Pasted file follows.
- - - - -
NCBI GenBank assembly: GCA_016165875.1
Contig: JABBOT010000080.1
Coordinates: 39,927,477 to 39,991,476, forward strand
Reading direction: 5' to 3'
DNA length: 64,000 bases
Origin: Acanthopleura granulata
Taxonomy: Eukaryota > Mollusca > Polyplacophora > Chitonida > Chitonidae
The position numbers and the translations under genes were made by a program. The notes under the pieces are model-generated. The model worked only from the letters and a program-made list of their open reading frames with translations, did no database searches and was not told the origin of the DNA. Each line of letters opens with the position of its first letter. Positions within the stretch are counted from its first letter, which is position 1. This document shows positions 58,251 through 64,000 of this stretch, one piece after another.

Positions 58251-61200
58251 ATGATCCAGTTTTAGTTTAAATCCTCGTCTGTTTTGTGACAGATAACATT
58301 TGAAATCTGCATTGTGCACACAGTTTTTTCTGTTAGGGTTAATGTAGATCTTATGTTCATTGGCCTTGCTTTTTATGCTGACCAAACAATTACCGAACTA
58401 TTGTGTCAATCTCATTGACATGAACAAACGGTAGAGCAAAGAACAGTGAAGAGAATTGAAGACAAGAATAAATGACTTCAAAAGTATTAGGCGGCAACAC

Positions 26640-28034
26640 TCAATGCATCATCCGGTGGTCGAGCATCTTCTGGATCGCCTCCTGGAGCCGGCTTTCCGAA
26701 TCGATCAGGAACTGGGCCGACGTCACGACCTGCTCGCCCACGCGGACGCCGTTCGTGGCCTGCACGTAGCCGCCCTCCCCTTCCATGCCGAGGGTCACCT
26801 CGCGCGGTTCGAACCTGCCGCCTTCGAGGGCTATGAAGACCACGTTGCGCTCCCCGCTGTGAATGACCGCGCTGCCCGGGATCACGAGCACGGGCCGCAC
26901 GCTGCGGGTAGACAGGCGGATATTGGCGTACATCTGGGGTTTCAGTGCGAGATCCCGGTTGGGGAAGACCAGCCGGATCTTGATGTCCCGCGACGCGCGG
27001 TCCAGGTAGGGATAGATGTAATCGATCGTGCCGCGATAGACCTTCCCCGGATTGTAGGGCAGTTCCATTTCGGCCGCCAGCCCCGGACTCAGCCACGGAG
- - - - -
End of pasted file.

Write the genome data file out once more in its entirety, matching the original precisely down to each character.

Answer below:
NCBI GenBank assembly: GCA_016165875.1
Contig: JABBOT010000080.1
Coordinates: 39,927,477 to 39,991,476, forward strand
Reading direction: 5' to 3'
DNA length: 64,000 bases
Origin: Acanthopleura granulata
Taxonomy: Eukaryota > Mollusca > Polyplacophora > Chitonida > Chitonidae
The position numbers and the translations under genes were made by a program. The notes under the pieces are model-generated. The model worked only from the letters and a program-made list of their open reading frames with translations, did no database searches and was not told the origin of the DNA. Each line of letters opens with the position of its first letter. Positions within the stretch are counted from its first letter, which is position 1. This document shows positions 58,251 through 64,000 of this stretch, one piece after another.

Positions 58251-61200
58251 ATGATCCAGTTTTAGTTTAAATCCTCGTCTGTTTTGTGACAGATAACATT
58301 TGAAATCTGCATTGTGCACACAGTTTTTTCTGTTAGGGTTAATGTAGATCTTATGTTCATTGGCCTTGCTTTTTATGCTGACCAAACAATTACCGAACTA
58401 TTGTGTCAATCTCATTGACATGAACAAACGGTAGAGCAAAGAACAGTGAAGAGAATTGAAGACAAGAATAAATGACTTCAAAAGTATTAGGCGGCAACAC

Positions 26640-28034
26640 TCAATGCATCATCCGGTGGTCGAGCATCTTCTGGATCGCCTCCTGGAGCCGGCTTTCCGAA
26701 TCGATCAGGAACTGGGCCGACGTCACGACCTGCTCGCCCACGCGGACGCCGTTCGTGGCCTGCACGTAGCCGCCCTCCCCTTCCATGCCGAGGGTCACCT
26801 CGCGCGGTTCGAACCTGCCGCCTTCGAGGGCTATGAAGACCACGTTGCGCTCCCCGCTGTGAATGACCGCGCTGCCCGGGATCACGAGCACGGGCCGCAC
26901 GCTGCGGGTAGACAGGCGGATATTGGCGTACATCTGGGGTTTCAGTGCGAGATCCCGGTTGGGGAAGACCAGCCGGATCTTGATGTCCCGCGACGCGCGG
27001 TCCAGGTAGGGATAGATGTAATCGATCGTGCCGCGATAGACCTTCCCCGGATTGTAGGGCAGTTCCATTTCGGCCGCCAGCCCCGGACTCAGCCACGGAG